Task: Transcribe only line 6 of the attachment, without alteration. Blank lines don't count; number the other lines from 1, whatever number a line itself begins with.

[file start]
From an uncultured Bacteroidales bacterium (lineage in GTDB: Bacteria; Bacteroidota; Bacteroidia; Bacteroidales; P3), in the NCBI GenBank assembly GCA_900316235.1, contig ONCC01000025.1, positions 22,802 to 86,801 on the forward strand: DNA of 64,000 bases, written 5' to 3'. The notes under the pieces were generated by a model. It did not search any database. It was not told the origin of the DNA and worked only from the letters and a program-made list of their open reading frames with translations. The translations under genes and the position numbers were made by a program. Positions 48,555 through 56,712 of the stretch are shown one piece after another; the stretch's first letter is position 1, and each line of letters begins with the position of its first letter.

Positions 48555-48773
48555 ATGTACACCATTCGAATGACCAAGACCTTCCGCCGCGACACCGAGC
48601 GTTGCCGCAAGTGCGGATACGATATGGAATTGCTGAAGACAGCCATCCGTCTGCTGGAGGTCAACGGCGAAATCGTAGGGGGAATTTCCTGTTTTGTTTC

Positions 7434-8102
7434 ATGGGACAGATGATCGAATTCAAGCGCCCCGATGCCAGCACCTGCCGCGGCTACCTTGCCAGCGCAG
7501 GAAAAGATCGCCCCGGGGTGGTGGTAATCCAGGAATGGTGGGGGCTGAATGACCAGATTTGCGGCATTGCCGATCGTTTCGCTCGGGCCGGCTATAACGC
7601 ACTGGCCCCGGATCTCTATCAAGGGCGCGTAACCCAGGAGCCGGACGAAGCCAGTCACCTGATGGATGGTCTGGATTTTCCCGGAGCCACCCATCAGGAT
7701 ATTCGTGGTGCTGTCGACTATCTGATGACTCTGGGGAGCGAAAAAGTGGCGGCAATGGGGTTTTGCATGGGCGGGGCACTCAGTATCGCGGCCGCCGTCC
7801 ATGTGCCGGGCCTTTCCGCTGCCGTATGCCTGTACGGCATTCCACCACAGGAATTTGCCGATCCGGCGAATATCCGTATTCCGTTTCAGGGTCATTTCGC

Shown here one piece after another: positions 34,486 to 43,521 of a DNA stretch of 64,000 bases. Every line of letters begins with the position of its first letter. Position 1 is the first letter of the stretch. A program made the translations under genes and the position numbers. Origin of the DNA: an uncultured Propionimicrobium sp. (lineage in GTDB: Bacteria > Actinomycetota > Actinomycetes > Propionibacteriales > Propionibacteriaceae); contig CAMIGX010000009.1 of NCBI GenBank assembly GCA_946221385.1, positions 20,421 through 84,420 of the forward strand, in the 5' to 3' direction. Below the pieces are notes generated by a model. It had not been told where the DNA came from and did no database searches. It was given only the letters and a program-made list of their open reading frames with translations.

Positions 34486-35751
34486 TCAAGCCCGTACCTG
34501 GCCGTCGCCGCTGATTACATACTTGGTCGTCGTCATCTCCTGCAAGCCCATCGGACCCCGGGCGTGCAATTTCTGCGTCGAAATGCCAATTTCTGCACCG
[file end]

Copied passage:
7434 ATGGGACAGATGATCGAATTCAAGCGCCCCGATGCCAGCACCTGCCGCGGCTACCTTGCCAGCGCAG